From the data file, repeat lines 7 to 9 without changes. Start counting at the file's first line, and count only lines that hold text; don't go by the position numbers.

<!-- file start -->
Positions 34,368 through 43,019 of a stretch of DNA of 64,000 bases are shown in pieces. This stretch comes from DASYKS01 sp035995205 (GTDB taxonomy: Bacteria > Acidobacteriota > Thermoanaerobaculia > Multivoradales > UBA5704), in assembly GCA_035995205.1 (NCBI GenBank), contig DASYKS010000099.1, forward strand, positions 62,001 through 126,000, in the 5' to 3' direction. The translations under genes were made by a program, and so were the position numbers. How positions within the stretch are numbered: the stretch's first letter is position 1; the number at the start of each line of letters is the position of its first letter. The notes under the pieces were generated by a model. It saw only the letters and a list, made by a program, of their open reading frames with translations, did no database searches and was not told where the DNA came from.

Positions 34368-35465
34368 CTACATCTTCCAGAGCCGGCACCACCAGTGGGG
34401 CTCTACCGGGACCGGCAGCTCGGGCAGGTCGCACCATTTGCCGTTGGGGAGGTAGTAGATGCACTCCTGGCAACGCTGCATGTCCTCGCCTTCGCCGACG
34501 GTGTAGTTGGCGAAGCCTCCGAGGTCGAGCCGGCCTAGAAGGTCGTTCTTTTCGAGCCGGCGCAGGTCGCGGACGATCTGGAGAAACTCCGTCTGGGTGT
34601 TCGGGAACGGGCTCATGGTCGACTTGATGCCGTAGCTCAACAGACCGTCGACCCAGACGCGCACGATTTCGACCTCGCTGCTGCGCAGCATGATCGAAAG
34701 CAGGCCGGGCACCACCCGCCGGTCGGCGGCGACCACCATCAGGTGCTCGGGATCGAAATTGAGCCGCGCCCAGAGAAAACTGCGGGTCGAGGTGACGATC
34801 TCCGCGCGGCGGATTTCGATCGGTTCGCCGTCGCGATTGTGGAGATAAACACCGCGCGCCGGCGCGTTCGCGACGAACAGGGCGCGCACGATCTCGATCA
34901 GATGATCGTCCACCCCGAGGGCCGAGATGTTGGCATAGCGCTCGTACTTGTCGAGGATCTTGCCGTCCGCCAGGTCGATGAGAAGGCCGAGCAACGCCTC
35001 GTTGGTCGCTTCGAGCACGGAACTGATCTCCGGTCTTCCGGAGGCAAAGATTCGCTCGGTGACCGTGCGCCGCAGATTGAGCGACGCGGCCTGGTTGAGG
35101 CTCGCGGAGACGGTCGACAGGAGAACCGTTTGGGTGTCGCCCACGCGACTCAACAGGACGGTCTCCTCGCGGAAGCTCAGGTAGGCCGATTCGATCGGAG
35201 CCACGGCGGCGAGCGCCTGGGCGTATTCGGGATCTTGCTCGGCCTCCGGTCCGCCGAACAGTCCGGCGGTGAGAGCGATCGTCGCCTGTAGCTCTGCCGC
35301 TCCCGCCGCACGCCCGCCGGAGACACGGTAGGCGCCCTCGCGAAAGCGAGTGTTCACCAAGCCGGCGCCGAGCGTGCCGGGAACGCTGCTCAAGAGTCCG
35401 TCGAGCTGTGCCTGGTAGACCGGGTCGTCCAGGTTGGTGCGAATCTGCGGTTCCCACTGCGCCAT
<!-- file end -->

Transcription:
34701 CAGGCCGGGCACCACCCGCCGGTCGGCGGCGACCACCATCAGGTGCTCGGGATCGAAATTGAGCCGCGCCCAGAGAAAACTGCGGGTCGAGGTGACGATC
34801 TCCGCGCGGCGGATTTCGATCGGTTCGCCGTCGCGATTGTGGAGATAAACACCGCGCGCCGGCGCGTTCGCGACGAACAGGGCGCGCACGATCTCGATCA
34901 GATGATCGTCCACCCCGAGGGCCGAGATGTTGGCATAGCGCTCGTACTTGTCGAGGATCTTGCCGTCCGCCAGGTCGATGAGAAGGCCGAGCAACGCCTC